July 1, 1916. The First Day of the Battle of the Somme. Despite the heavy loss of life and failure to achieve the expected breakthrough, Field Marshal Haig and General Rawlinson deemed the attack a success, so much that the offensive was to continue for a further four months, only ending with the onset of winter. - prisonersofeternity.co.uk
Thiepval Memorial – The Somme, France Strange today watching the Remembrance Ceremony at the Cenotaph, London that Commonwealth Countries which did not take part in World War I or II lay wreaths but the sacrifice of Irish soldiers is not represented. In World War I it is estimated of the 700,000 British military deaths 50,000 were Irish. Unlike in Britain, there was never conscription in Ireland so every Irish soldier was a volunteer.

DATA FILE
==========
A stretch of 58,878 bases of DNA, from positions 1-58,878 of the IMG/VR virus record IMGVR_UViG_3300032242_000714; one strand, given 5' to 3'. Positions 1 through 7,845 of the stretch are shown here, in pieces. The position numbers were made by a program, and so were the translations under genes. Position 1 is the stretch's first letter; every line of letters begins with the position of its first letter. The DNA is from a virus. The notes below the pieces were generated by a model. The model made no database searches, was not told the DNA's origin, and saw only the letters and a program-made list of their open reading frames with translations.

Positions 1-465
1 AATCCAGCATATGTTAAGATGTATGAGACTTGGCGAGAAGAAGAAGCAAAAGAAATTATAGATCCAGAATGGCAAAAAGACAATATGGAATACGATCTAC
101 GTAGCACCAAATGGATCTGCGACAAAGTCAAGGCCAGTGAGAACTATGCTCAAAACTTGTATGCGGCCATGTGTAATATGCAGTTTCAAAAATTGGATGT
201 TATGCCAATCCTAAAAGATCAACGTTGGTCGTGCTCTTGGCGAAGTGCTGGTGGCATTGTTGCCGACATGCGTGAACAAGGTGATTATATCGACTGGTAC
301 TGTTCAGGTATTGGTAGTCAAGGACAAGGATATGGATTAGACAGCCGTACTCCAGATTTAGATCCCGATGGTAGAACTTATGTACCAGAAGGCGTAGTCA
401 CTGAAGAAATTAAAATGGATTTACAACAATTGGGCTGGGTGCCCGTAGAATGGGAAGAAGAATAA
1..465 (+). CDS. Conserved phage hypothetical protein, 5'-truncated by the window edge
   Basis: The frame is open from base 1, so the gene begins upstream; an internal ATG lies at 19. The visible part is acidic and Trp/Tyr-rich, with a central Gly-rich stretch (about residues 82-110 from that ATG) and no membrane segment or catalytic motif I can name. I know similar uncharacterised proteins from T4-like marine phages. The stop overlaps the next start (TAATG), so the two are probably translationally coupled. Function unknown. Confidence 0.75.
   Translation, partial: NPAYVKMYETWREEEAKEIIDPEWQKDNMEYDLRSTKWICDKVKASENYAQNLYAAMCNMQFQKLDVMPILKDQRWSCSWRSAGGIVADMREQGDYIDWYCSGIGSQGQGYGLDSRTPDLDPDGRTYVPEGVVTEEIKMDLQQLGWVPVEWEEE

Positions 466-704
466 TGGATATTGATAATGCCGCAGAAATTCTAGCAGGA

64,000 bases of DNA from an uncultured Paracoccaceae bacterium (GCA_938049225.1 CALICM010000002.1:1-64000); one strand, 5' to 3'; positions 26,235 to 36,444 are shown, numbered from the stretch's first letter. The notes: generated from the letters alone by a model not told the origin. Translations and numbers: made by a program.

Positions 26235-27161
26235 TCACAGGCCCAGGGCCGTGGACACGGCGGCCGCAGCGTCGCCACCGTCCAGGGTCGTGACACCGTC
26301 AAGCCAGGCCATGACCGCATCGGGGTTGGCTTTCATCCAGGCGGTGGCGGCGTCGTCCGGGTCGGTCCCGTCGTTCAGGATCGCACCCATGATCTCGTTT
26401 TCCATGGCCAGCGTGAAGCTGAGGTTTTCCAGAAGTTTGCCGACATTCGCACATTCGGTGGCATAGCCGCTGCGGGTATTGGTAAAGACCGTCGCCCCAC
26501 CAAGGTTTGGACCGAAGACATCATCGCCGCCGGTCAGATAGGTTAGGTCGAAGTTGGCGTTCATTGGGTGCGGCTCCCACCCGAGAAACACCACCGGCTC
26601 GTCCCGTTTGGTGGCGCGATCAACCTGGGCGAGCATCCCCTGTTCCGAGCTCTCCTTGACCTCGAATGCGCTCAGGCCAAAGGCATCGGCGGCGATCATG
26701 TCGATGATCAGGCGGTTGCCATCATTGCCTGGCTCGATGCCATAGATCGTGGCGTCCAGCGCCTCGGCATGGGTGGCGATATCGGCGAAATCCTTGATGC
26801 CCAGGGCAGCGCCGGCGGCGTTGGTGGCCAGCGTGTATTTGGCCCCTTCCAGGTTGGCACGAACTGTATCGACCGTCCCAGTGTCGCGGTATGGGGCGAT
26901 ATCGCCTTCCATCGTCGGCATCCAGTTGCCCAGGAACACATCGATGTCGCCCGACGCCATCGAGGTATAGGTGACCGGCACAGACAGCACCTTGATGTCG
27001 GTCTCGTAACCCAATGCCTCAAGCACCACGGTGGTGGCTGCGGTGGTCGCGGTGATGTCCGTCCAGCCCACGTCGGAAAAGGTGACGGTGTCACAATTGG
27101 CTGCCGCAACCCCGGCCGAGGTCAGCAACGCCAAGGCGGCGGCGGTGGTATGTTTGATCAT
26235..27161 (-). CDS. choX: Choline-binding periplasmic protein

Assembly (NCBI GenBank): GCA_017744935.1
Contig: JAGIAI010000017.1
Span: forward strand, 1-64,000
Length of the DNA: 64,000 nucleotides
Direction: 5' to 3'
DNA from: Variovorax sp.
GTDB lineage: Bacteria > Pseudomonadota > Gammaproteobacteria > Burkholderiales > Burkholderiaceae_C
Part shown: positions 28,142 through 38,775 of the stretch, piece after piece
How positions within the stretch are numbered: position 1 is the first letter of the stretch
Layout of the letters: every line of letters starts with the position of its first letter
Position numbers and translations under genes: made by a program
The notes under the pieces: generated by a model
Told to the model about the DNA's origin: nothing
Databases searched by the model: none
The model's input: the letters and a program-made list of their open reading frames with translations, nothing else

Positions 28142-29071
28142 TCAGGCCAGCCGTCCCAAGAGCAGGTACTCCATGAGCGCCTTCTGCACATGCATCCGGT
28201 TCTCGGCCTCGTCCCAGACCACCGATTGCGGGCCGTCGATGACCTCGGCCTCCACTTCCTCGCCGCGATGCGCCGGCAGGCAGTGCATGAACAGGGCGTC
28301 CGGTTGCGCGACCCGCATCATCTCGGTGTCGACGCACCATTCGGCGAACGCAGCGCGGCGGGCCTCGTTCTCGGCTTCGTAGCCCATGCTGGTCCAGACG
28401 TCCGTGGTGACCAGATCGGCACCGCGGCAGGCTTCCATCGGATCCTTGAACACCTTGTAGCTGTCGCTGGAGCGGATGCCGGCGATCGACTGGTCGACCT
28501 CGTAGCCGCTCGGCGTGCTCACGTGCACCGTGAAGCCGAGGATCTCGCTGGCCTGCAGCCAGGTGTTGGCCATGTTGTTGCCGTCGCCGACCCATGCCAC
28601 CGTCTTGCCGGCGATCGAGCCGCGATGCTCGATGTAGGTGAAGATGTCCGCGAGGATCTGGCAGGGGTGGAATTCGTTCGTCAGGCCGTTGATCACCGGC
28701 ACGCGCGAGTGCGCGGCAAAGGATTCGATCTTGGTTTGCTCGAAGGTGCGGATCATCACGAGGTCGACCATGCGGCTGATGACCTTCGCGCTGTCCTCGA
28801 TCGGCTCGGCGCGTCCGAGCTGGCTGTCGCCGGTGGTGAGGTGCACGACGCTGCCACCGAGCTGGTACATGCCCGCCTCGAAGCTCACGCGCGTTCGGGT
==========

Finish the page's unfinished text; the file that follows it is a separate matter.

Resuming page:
Dramatic photographs from WW1 that show the carnage... and courage
Doomed? One of the most iconic images of the war shows soldiers of the Royal Irish Rifles waiting to join the offensive on the Somme on 1 July, 1916. There were 60,000 British casualties that day - almost 20,000 died. The battle continued until mid-November, but no other day produced such appalling losses
These remarkable photos capture the life of a young officer in the Battle of the Somme, which began 90 years ago. The incredible photos from Lieutenant Patrick King were some of the rare surviving pictures from the battlefield in northern France